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  • August 28, 2014

    Judith Ward Judith Ward, CFP®, is a senior financial planner and vice president of T. Rowe Price Investment Services.

    Retirement Exceeds Older Workers’ Expectations

    A new T. Rowe Price retirement survey of the recently retired and older workers found a sharp distinction between the two groups: Retirement actually is working out considerably better for the newly retired than older workers’ anxieties about retiring would suggest.

    The survey found that:

    • Only 29% of the retirees expect to work in retirement, but 57% of older workers anticipate doing so.
    • Only about a third of the retirees expect to reduce their standard of living in retirement, but nearly half of the older workers foresee that happening.
    • More than two-thirds of the retirees say they will have enough money to pay for health care, but only about a half of the older workers expect that.
    • Almost 57% of the retirees say they will live as well or better in retirement as when working, but only 33% of the older workers anticipate doing that well. (See chart for more survey findings.)

    “This is great news. Many heading toward retirement are usually anxious, less confident, and even a bit scared. To see the recently retired report such high satisfaction, at least early on, is terrific," says Judith Ward , a T. Rowe Price senior financial planner. “But overall, this is fantastic news."

    The online survey was conducted in February and March among nationally representative sets of working adults 50 years old or older who are contributing to a 401(k) plan or are eligible to contribute and who have a balance of at least $1,000 in a plan and of those who retired in the last one to five years and are deriving income from a 401(k) plan or a rollover individual retirement account.

    Those surveyed turned out to be a relatively affluent lot, underscoring the correlation between retirement savings plan participation and higher incomes and assets. These current and recently retired individuals had median household incomes of $100,000 and $58,000, respectively. Also, both groups’ median assets (less debt but including home equity) totaled about $470,000.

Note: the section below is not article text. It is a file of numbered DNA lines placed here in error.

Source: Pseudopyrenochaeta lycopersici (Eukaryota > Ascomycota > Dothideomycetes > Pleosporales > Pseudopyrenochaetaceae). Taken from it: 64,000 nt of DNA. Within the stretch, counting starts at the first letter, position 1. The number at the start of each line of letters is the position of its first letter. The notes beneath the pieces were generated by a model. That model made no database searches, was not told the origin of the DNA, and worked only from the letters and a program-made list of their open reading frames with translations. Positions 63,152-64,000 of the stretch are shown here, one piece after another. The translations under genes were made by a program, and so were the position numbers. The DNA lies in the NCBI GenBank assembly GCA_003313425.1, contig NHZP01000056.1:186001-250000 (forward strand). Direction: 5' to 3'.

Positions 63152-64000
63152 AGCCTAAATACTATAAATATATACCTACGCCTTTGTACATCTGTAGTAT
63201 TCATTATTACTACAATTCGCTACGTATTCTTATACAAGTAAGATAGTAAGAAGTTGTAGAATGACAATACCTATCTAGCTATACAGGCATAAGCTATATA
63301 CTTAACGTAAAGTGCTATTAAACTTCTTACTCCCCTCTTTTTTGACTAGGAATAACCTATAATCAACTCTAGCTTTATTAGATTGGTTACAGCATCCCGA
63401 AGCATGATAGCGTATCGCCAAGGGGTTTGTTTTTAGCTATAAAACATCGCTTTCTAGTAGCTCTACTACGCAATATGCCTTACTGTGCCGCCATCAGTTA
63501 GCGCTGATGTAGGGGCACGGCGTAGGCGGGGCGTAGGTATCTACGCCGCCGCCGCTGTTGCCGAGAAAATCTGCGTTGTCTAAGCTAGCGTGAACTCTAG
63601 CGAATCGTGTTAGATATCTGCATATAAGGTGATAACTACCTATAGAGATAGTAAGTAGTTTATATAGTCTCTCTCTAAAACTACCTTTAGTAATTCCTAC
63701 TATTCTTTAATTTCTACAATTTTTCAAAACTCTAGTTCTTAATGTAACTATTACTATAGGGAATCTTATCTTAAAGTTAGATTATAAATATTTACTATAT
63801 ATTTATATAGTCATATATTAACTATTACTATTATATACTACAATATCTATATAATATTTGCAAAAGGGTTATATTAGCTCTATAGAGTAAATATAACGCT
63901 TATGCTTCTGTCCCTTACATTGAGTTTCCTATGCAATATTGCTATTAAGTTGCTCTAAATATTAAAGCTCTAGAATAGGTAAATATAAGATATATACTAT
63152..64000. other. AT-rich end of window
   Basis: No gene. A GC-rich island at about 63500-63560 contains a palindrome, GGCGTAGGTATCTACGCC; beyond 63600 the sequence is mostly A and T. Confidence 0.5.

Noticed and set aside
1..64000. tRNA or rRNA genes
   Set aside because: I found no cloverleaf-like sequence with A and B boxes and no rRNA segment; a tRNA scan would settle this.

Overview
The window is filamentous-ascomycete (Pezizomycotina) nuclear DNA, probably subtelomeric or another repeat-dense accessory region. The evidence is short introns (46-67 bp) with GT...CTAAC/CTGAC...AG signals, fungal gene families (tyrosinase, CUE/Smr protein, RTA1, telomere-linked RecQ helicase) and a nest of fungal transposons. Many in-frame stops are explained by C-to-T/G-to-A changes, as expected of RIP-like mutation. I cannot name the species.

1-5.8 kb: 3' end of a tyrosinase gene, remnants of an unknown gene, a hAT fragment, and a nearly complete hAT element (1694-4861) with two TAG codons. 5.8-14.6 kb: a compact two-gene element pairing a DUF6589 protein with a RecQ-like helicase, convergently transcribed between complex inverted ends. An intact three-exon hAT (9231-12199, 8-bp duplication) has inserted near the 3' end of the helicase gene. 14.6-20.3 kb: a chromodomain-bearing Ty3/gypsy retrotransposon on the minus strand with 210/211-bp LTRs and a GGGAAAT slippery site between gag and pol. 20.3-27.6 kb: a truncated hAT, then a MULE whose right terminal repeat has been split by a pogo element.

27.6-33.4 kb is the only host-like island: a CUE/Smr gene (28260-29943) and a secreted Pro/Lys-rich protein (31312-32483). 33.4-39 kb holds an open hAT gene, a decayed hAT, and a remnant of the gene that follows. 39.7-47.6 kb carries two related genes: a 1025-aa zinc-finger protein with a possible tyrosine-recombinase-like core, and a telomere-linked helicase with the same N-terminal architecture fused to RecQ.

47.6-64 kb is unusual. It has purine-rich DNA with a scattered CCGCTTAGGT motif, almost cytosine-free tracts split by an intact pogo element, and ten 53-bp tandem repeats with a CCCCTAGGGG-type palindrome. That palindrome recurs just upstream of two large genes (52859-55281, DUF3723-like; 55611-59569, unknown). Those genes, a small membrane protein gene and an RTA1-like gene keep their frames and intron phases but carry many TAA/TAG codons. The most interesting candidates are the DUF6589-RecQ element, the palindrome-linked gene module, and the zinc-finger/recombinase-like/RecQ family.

Those levels of affluence are much higher than comparable data for all workers 50 or older and for all new retirees. Among all older workers, only 34% participate in workplace savings plans, according to the Employee Benefit Research Institute (EBRI).

    EBRI also has found that higher household income—as well as higher confidence about future retirement among older workers—is strongly correlated with retirement plan participation.

    And just as with the T. Rowe Price survey, EBRI has long found that retirees’ confidence in having financial security in retirement tends to exceed older workers’ expectations.

    Retiree Flexibility

    One reason for the gap between expectations and reality may be that retirees demonstrate agility and flexibility when it comes to managing their spending. The new survey found that:

    • Sixty percent of retirees prefer to adjust their spending, depending on financial markets, to maintain the value of their portfolios.
    • About nine of 10 adjust their lifestyles to fit their income, and almost as many say they don’t need to spend as much as when they were working to be satisfied.
    • About half say it’s not important to live as well as when they were working, and 69% say it’s not difficult to live without their preretirement paycheck.